The independent voice of cricket


How Michael Clarke played a part in Jason Krejza’s magical delivery on dream Test debut

Krejza Clarke
by Wisden Staff 2 minute read

Off-spinner Jason Krejza, who played both his Tests for Australia in 2008, recalled how Michael Clarke’s words inspired him to pick up a dream haul of 12 wickets in his maiden Test against India, which included a ripper to dismiss VVS Laxman.

Krejza, who last played first-class cricket in 2013, was Australia’s lone specialist spinner on his debut against India in 2008, featuring under Ricky Ponting’s captaincy in the fourth Test of the series in Nagpur, against India’s vaunted batting line-up.

On a deteriorating Nagpur pitch, Krejza couldn’t make much of an impact in his opening spell, which left the captain looking for answers and seeking help from Clarke, who later went on to succeed Ponting as Australia’s Test skipper.

“At the start of the Test, I started getting taken apart a little bit because the Indians went quite hard at me. I didn’t start doubting myself but those thoughts almost start creeping into your mind,” Krejza told ESPNcricinfo’s The Cricket Monthly.

“But when Shane Watson got Murali Vijay, I remember hearing Michael Clarke and Ricky Ponting talking and Punter was going, ‘What do I do?’ and Clarkey just said, ‘Mate, you’ve got to back your spinner, just bowl him.’ When I heard that I was pretty sure I’m going to get a decent crack here to find my feet and keep bowling.”

With pitch turning and confidence booming, Krejza tore through India’s starry line-up, picking up eight wickets in the first innings, including a stunner to dismiss VVS Laxman, an off-break that viciously turned off the pitch. The ball hit the deck well outside off stump and turned in sharply to sneak past the gap between Laxman’s bat and pad, taking a bit of an inside edge along to rattle the leg stump.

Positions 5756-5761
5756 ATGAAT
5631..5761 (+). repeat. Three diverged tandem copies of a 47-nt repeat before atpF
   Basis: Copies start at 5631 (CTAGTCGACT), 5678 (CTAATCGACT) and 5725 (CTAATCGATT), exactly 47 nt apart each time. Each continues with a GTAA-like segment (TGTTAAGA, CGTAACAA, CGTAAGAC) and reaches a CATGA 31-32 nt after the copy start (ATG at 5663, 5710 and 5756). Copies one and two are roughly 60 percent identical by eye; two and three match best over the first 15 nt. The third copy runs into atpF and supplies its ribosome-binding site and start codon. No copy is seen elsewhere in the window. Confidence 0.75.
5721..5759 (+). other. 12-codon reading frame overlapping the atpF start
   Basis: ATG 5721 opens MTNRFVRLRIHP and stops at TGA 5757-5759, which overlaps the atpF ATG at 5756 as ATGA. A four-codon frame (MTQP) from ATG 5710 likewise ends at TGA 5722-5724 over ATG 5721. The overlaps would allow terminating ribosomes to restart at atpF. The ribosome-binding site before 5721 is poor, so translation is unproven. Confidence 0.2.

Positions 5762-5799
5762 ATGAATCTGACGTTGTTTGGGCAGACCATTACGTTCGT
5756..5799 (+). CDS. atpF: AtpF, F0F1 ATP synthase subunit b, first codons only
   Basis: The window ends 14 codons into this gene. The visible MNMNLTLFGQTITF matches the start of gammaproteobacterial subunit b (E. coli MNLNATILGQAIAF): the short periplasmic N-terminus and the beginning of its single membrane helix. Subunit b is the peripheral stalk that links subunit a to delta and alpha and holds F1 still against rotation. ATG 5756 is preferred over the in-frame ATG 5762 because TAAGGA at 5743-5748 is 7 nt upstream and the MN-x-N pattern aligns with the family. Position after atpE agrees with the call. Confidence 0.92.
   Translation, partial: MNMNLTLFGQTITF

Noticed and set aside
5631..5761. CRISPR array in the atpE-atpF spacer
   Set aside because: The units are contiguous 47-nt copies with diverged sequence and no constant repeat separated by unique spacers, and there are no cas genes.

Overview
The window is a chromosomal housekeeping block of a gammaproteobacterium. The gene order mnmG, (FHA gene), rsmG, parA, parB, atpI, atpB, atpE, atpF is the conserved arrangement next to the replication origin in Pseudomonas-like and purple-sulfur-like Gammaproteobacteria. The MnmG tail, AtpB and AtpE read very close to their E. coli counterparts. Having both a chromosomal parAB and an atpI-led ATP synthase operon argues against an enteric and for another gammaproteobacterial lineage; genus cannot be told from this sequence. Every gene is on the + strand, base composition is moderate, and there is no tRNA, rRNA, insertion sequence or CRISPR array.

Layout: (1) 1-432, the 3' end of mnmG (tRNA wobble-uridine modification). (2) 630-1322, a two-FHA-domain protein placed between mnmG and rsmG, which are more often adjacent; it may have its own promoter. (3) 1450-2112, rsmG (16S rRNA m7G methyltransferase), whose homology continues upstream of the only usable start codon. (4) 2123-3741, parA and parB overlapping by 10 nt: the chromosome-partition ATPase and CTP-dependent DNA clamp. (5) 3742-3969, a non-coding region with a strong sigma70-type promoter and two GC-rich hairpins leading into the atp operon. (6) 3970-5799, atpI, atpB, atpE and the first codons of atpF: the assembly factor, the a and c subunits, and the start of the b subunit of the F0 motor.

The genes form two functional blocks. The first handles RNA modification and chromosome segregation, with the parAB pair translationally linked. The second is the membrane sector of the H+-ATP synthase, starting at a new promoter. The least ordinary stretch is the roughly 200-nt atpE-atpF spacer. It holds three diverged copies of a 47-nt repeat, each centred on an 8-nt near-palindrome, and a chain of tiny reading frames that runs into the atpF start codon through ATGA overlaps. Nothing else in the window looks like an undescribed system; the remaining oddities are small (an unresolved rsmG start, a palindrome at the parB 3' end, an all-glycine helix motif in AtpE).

“By that stage, there was a little bit of rough, and I was thinking, ‘Right, I’ve got some assistance now, I can start trying to throw it out into the rough and let it spin.’ We set the fields for that, with quite a straight cover. I call it [the Laxman delivery] a fluke because I think it was a fluke, like Warney’s ball of the century was a fluke.

“In my whole career, you could probably count them on two hands, those deliveries where everything just comes out perfectly.”

Have Your Say

Become a Wisden member

  • Exclusive offers and competitions
  • Money-can’t-buy experiences
  • Join the Wisden community
  • Sign up for free
Latest magazine

Get the magazine

12 Issues for just £39.99